Duncan found that he, too, was weeping. Weeping for his own grief, weeping for the ten-fold grief of this old man who had once defied the Muses and paid a steep price for his rebellion, but most of all, weeping for shame because he had once been part of the pitiless system that this man most despised. As his tears fell, Duncan realized that he, too, hated the work of these heartless gods.
"You are a brave man, and a good man," Duncan said as he wrapped his arm around the old man. Trying to provide comfort and solace, he offered the greatest, most honorable gift he could think of. "I will tell the world your story, old man, and everyone will sing of your brave rebellion against the gods."
The man's well of tears suddenly dried up and he sprang to his feet, filled with anxiety. "No no no no no!" Then, to drive home his point, he pointed at Duncan's envelope and exclaimed, "Pumpkin shell! H2
!" His meaning, to Duncan, was quite clear: The work of your genius is tainted by the heartless crimes of the Muses
. Equally clear was a secondary message: You too must destroy your tainted works.
"No," Duncan exclaimed, "I cannot!"
The poet stooped down close to him and put one hand on each side of Duncan's face, in a strange sort of embrace. Then he spoke, and his words were neither iambic nor anapestic, and there was no rhyme to them. By the slow and stuttering manner of his speech, Duncan understood that speaking without rhyme or meter was a torture to him. "You...are...a brave...man and...a good...man."
Duncan was angry, having his own words thrown back at him. He was furious at being taunted into rebelling against the Pierides and risking their terrible wrath. But more than all that, he remembered at last the rage he had felt the night before, when he understood what had been done to him. That rage was a thousand times greater than his anger toward the crazy old man.
But he could not do what the old man had done - could he? Was he really that
brave? Was he really that
With sudden resolve, Duncan stood to his feet, and opened the envelope. He pulled out the first page, and his eyes casually glanced across the first words. I walk among you, but I am not of you
. Before the words could sink in and capture him all over again, he hurled the page into the fifty-five gallon drum, and watched it flicker and burn in the dancing flames.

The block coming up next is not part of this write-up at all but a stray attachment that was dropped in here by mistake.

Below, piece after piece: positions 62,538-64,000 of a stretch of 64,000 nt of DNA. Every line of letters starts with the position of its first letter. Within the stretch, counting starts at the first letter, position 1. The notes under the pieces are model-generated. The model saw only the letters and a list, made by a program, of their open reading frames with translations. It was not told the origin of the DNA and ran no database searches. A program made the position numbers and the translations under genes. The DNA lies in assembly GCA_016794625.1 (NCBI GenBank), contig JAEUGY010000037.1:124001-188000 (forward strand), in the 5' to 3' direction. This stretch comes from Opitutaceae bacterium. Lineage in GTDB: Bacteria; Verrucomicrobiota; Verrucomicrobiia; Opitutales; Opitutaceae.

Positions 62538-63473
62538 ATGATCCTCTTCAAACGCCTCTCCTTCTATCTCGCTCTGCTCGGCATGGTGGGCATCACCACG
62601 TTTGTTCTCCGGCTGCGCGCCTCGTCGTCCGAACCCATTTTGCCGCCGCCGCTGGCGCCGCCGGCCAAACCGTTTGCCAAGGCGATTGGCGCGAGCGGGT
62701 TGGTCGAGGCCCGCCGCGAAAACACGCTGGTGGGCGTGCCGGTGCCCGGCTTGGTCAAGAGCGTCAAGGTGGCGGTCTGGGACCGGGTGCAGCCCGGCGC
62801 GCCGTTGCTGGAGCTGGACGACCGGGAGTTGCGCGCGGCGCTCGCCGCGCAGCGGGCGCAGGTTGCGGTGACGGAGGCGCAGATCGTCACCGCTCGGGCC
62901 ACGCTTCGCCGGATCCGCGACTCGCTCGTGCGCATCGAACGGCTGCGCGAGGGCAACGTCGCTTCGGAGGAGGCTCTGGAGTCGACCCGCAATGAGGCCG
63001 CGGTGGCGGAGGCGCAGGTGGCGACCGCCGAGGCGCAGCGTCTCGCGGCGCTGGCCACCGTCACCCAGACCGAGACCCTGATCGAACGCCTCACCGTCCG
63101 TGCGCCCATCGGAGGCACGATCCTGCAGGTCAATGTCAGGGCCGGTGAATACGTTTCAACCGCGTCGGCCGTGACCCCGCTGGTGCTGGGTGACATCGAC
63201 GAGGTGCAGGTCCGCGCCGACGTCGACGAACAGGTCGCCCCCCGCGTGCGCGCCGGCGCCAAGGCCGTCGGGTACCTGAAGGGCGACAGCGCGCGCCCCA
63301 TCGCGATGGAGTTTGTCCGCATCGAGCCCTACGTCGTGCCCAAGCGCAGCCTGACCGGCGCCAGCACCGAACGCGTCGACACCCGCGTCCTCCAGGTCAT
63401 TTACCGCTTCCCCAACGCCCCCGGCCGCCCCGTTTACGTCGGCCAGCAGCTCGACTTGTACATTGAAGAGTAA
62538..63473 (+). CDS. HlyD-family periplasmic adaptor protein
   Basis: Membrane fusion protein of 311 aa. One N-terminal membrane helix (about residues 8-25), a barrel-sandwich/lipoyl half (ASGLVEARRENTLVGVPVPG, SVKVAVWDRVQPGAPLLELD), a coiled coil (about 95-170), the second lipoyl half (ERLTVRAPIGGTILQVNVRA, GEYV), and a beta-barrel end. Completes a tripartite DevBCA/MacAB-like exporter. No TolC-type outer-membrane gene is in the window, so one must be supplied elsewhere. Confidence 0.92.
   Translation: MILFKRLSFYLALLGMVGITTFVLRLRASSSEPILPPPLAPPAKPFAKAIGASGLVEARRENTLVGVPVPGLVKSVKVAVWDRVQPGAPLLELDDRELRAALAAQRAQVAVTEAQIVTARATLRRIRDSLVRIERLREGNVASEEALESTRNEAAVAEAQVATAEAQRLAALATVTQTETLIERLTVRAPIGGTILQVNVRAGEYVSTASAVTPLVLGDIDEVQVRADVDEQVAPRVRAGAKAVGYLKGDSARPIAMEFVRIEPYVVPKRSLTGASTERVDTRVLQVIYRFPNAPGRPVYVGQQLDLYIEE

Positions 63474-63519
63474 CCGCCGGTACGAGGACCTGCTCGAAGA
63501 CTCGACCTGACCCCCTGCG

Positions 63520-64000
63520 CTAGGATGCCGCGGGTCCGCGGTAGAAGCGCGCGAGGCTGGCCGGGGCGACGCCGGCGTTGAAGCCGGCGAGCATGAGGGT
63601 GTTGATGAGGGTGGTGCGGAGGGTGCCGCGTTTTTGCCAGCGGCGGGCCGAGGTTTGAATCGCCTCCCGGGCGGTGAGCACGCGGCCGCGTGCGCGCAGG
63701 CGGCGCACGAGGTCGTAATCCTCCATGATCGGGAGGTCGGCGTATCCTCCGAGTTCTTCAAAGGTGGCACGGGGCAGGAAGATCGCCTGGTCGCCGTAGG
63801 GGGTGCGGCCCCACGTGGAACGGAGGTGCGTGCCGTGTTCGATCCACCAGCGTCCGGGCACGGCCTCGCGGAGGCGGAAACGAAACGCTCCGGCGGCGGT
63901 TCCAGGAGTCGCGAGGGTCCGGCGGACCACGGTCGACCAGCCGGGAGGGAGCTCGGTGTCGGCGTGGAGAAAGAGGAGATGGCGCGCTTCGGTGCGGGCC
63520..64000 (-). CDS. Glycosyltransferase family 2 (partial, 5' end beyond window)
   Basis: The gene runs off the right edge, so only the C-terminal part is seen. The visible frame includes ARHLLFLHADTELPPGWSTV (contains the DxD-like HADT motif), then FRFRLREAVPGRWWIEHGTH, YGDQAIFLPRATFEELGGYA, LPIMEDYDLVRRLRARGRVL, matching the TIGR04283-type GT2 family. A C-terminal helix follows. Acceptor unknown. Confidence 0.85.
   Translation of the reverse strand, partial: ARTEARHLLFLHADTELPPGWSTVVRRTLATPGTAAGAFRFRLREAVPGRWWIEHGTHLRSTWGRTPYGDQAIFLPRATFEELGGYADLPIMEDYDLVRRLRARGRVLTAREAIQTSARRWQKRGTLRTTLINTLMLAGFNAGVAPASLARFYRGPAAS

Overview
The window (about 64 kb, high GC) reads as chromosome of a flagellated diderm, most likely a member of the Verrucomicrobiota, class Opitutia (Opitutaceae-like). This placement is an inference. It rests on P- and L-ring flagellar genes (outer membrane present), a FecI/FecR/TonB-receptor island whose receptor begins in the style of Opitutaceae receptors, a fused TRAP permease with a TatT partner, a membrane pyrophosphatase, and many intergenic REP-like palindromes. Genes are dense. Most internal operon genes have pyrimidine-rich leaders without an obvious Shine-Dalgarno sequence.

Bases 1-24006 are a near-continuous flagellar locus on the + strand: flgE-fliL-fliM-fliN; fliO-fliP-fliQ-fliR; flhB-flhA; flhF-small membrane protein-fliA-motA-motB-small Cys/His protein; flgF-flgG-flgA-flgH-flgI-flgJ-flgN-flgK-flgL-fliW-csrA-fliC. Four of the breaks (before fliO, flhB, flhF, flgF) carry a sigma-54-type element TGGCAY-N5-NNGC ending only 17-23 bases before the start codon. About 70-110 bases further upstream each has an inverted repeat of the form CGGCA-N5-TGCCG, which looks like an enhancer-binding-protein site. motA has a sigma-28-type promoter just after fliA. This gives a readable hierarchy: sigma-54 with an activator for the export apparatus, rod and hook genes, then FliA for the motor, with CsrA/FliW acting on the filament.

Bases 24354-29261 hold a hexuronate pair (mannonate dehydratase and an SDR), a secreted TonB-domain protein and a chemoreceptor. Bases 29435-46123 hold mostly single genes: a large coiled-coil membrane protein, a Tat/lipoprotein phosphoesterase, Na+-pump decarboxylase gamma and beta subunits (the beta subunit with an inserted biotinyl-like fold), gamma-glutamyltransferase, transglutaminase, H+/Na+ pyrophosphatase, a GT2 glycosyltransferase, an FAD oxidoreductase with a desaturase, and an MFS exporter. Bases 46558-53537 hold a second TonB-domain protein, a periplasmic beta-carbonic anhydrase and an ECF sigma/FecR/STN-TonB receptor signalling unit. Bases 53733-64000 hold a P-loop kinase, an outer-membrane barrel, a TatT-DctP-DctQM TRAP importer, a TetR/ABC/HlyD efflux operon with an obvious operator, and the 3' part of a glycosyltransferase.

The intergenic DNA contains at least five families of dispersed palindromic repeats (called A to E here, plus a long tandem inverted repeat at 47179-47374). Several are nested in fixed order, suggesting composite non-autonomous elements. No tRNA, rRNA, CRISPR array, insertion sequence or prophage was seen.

The old man laughed feverishly, and his laughter echoed up and down the length of the freight yard. Duncan smiled weakly, then joined the laughter. Without speaking, he handed the old man half the stack of writing. Together, slowly at first, but then gathering speed, they alternated throwing pages of Duncan's magnum opus into the flames. The sparks lit up the sky, and the men were warmed by its blaze. Duncan felt a twinge of regret, knowing that no one but himself would ever read the words he had written. He felt regret, but he did not stop.
As the last of the pages was kindled and burned to ash, Duncan wept, but his tears were mingled with the delight of freedom. The old man watched him and understood perfectly. He laughed once more, and after a moment, Duncan joined in. The freight yard was filled with the sounds of riotous laughter that swelled and echoed, then faded away in a joyful fugue of iambic pentameter.Copyright 2008 Douglas. All rights reserved. FifteenMinutesOfFiction.com has been granted non-exclusive rights to display this work. For permission to reprint this item, please contact the author.
|This post has been awarded 14 stars by 3 readers.|
|This post is Part 18 of a writing series titled Kindle. The next part of this series can be found here: Any Gift You Have To Pay For.|
|This is a revised version of a post. Click here to view the original version
Thanks for your thoughtful story. I suspect I'll be thinking about it for some time.
I noticed a typo: For what he thought was H20, Was H2SO4."
where oxygen has a lower case 'o'. ~Posted by Scribbler, Dec 2, 2008